Conduit, etc. as Ground?

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  #1  
Old 05-26-05, 12:56 PM
jakeami
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Conduit, etc. as Ground?

This is my 2nd attempt...

I live in the Chicago area, Cook County, and metal conduit, boxes, etc. are required. The conduit etc. serves as the grounding system. When I check for ground, it is there. The house is from around 1960 and has no ground wires. Most outlets are already 3 pronged.

Do I need to run a separate ground wire?

I've searched and browsed here for a couple hours and haven't found what I would consider to be a definitive answer. I've had electrical work done by electricians over the years and they have NOT added any ground wires. I've received conflicting advice on this issue from people that should know what they are talking about.

Any feedback would be appreciated!
 
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Old 05-26-05, 01:15 PM
jakeami
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Add-on To Original Message

The service panel was upgraded. At the time I asked the electrician about the house ground. After I asked, he ran a number 6 wire from the service panel to the service entrance for water (about 25 feet away). Is this ok? I've heard that maybe I should still have some ground rods installed outside. Also heard somewhere that the house ground should be as close as possible to the service panel and so skip the cold water pipe ground and have ground rods installed outside near where the electrical service enters the house?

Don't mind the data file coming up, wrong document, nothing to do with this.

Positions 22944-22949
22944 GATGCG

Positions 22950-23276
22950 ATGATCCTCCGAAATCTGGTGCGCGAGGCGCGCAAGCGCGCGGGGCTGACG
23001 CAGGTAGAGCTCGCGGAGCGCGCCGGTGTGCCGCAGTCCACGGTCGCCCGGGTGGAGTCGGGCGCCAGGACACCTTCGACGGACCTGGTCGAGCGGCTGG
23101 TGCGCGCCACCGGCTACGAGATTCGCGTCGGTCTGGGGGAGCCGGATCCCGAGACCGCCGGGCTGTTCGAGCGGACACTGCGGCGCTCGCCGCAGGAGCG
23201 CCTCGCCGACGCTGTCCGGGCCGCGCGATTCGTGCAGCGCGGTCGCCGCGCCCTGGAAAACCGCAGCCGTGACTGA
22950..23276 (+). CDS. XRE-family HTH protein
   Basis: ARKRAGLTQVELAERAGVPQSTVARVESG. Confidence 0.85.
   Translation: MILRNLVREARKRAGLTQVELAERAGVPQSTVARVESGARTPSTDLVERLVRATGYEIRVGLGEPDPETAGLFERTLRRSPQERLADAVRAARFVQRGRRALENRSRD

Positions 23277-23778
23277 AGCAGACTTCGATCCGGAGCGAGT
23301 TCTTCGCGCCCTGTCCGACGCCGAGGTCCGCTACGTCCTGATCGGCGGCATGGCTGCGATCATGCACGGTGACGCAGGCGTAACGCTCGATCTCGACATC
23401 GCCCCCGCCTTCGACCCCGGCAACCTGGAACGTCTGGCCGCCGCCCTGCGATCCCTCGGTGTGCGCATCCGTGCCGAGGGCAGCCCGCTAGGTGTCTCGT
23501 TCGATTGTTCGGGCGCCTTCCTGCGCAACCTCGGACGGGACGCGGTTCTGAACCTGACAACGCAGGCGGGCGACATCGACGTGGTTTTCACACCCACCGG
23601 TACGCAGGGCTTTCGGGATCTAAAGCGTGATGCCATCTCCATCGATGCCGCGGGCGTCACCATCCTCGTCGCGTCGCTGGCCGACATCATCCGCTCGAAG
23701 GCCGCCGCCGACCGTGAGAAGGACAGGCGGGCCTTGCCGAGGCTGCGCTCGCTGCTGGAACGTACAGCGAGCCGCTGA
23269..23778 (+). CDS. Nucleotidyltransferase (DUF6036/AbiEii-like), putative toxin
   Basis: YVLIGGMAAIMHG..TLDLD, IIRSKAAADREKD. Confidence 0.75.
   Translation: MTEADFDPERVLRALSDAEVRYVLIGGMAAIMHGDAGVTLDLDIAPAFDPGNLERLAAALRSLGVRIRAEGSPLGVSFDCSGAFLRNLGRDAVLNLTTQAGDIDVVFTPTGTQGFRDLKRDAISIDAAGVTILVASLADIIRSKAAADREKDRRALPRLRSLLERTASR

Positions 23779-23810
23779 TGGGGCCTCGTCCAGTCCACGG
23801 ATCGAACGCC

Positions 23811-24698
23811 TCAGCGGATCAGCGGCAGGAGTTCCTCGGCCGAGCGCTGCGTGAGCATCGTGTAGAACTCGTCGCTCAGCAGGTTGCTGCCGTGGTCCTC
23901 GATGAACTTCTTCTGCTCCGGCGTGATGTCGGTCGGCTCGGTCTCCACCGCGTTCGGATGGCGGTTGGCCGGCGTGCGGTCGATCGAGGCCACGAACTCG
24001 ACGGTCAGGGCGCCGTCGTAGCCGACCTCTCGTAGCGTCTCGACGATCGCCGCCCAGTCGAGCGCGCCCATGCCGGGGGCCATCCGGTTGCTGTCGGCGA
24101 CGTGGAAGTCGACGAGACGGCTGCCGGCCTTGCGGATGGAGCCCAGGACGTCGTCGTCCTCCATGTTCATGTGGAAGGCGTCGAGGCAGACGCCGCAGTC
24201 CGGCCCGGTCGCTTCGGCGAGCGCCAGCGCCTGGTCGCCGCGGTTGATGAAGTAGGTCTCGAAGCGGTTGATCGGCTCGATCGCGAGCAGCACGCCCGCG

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Old 05-26-05, 01:37 PM
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The Neutral Conductor of the Service Condutors that supply power to the interior system from the utilty co. is required to be connected to a "Primary" Grounding Electrode, and if the water-service line to the premises is an under-ground metallic pipe or tubing, the NEC requires that such a water-line be utilized as the "Primary" Grounding Electrode; the location of the water-service is irrelevant.

Ground-Rods are "supplemental" , or "secondary" Grounding Electrodes and are a relativlely recent NEC requirement for new or re-placement Service Installations.

The NEC permitts using metallic raceways ( conduit/ tubing) and the metal of Armored Cable as Equiptment Grounding Conductors.

Good Luck and Enjoy the Experience!!!!!!!!!!!
 
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Old 05-26-05, 01:37 PM
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Conduit is allowed to be used as the ground. Some people prefer to also use a separate ground wire, as conduit can and does sometimes fail.

As for your house ground, you are somewhat misinformed. If your water pipes are metal, they must be bonded to the electrical system ground. This is for safety within the house. If the pipes are metal and extend outside the house and into the ground at least ten feet, then they are the primary means of grounding the electrical panel. This connection is to be made as close as possible to where the pipes enter the house. However, a secondary ground is also required, which is usually done via a ground rod.